“While the idea of developing prisons into correctional facilities has received increasing attention in recent years, the government has yet to fully embrace the concept,” says former Nepali Police Deputy Inspector General Hemanta Malla Thakuri. A plan to set up an open prison in Banke and convert existing prisons and correctional facilities were outlined in the budget speech for the fiscal year 2022/23. Nothing has come of the plan yet.

With the current state of Nepali prisons, Thakuri says it is impossible to provide decent living conditions to prisoners. “There are laws in place, but we have not implemented them.”

The Prisons Act states that in order to prohibit meetings and communication between male and female inmates, they must be housed in separate buildings or, if that is not possible, in separate areas of the same prison facility. Similarly, if inmates and detainees are housed in the same facility, they must be kept apart. Additionally, it is necessary to keep inmates and detainees under the age of 21 apart from those who are older.

Convicts participating in criminal and civil trials are also required to be housed in different parts of the prison. Ditto for prisoners who are unwell and those who have mental illnesses.

“With our prison facilities overwhelmed by inmates, it is difficult to follow many of these laws,” says Thakuri. “There is also the risk of inmates forming a criminal network inside the prison.”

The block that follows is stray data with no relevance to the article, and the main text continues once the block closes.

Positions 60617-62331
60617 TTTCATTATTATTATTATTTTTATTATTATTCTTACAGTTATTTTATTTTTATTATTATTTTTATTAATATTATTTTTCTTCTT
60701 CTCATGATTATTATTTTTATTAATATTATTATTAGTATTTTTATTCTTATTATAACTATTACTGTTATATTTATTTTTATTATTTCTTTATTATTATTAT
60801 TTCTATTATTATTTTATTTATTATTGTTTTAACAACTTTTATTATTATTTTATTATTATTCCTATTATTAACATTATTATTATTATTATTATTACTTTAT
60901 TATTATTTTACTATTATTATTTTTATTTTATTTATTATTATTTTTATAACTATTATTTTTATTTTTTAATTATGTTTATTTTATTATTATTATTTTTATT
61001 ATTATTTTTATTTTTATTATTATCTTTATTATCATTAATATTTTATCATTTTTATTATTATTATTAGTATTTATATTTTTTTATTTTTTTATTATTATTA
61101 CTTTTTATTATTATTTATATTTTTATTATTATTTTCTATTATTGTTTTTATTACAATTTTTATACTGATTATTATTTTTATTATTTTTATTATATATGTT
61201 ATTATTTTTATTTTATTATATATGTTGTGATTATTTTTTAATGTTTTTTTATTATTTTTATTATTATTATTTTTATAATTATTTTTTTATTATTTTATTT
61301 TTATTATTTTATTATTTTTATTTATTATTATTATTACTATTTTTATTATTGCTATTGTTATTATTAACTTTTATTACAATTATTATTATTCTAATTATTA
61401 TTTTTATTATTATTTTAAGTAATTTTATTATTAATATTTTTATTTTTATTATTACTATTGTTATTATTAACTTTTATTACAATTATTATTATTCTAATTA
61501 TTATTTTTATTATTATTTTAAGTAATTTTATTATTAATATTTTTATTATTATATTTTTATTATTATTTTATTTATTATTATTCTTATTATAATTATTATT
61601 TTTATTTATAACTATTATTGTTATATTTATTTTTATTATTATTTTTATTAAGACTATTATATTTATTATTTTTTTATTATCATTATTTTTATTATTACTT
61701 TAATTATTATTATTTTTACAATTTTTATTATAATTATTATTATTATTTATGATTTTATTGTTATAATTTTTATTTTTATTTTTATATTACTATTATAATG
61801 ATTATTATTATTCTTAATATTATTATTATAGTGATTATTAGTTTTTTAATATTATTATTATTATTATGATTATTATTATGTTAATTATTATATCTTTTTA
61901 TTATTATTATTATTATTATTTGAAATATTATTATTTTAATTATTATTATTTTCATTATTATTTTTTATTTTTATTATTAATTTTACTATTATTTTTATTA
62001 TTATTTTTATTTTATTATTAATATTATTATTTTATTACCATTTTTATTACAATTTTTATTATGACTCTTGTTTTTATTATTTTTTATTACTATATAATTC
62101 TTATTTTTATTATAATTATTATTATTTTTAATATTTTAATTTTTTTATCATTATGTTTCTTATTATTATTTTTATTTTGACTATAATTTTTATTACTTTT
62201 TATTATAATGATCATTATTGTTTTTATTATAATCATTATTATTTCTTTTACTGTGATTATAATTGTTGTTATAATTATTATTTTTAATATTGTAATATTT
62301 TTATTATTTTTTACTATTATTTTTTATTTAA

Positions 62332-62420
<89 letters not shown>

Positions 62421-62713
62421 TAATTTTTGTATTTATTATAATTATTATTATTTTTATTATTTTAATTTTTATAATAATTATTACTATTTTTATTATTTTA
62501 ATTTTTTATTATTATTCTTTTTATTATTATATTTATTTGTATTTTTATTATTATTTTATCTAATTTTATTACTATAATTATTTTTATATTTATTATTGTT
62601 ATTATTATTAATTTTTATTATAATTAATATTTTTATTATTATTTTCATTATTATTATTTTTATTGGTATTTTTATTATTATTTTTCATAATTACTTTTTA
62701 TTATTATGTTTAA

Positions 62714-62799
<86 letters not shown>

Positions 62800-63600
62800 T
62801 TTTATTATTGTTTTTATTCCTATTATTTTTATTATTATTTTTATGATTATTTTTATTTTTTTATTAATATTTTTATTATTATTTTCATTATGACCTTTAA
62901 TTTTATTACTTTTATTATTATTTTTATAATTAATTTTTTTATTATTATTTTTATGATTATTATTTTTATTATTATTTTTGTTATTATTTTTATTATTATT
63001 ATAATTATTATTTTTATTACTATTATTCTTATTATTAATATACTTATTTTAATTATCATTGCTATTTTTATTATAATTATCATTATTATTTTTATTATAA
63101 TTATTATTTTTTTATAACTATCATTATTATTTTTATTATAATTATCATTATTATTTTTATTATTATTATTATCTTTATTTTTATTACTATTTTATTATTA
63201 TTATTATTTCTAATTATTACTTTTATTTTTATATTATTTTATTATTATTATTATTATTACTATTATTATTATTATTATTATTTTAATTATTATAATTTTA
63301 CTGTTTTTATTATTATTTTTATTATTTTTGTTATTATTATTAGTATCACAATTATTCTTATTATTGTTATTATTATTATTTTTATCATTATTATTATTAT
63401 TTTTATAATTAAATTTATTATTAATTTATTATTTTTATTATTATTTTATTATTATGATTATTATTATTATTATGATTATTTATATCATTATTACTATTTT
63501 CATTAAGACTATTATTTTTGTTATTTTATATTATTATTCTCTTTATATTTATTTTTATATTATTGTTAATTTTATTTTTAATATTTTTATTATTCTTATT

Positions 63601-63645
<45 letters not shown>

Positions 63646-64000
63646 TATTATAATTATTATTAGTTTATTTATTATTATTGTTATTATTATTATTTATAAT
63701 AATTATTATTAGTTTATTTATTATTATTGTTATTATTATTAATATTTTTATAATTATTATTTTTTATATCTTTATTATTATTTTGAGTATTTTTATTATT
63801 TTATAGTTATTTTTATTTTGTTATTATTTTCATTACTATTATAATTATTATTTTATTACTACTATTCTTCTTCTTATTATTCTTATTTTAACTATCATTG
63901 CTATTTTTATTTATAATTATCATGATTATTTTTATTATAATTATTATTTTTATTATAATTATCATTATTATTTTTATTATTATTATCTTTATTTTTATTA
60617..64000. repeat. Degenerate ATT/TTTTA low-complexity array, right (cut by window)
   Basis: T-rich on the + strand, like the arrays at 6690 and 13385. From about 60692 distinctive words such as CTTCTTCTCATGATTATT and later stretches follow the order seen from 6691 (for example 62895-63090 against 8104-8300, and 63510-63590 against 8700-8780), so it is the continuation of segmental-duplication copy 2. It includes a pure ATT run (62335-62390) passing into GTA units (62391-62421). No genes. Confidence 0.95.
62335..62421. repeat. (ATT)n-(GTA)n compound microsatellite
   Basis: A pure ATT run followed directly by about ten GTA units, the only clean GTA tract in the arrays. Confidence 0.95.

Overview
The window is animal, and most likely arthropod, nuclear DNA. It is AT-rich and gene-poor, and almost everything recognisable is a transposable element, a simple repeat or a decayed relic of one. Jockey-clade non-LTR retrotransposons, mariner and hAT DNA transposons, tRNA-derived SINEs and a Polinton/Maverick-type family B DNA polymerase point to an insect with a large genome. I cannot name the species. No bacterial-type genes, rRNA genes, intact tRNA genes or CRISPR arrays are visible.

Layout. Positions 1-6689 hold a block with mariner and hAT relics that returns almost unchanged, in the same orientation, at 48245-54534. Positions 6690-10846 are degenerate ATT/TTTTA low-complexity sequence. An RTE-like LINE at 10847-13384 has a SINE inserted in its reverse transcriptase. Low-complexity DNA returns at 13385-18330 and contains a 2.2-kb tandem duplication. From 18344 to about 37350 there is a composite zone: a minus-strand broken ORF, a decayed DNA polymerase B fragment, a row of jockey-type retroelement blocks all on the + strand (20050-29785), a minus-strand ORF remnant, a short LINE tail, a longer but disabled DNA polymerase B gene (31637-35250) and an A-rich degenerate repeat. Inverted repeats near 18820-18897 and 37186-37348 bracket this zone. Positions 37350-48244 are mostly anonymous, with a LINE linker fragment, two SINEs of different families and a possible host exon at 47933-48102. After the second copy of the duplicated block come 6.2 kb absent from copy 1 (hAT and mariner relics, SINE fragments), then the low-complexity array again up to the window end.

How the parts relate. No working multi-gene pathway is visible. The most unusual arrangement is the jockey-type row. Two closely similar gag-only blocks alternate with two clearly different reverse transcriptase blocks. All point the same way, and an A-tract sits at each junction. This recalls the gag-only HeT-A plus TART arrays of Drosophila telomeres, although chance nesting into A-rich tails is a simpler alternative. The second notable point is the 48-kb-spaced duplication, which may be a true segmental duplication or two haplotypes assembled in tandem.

Overcrowded prisons also pose difficulty for the authorities to keep track of the inmates. When Sundar Harijan of Banke died under a mysterious condition at Rolpa prison on 18 May last year, it was later revealed that he had been serving the time for Bijay Bikram Shah of Surkhet.  

A probe committee found out that Shah, the real convict, had worked out a deal with jailers and prison guards to imprison Harijan in his stead.   

In the wake of the incident, the provision of issuing inmate ID cards was introduced as part of the Prison Administration Reform Plan. However, the provision has not been fully implemented. 

Rights activists say it is difficult to know the real condition of Nepali prisons, as the authorities are reluctant to allow a third-party inspection. What takes place in the confines of prison, or for that matter, in police lockup almost nearly gets out. 

In 2021/22, four prisoners—Hakim Miyan, Durgesh Yadav, Bijaya Mahara, and Sambhu Sada—died while being held by the police. The NHRC is still investigating the matter.

Rights activists say immediate and short-term actions with defined action plans must be taken to improve the overall condition of the prison system. 

This entails giving the cases of those who are being held pending trial priority and transforming prisons into correctional facilities by promptly fixing and maintaining deteriorating physical structures, making suitable arrangements for sewage and water, scheduling regular health checks and medication, and assigning staff members to designated positions. It’s also critical to emphasize the placement of health workers and maintain a clean prison environment.  

“Little has changed when it comes to Nepal’s prison system,” says Prasai. “We have the same old facility and the same attitude of treating our prisoners. We can only hope this will change one day.”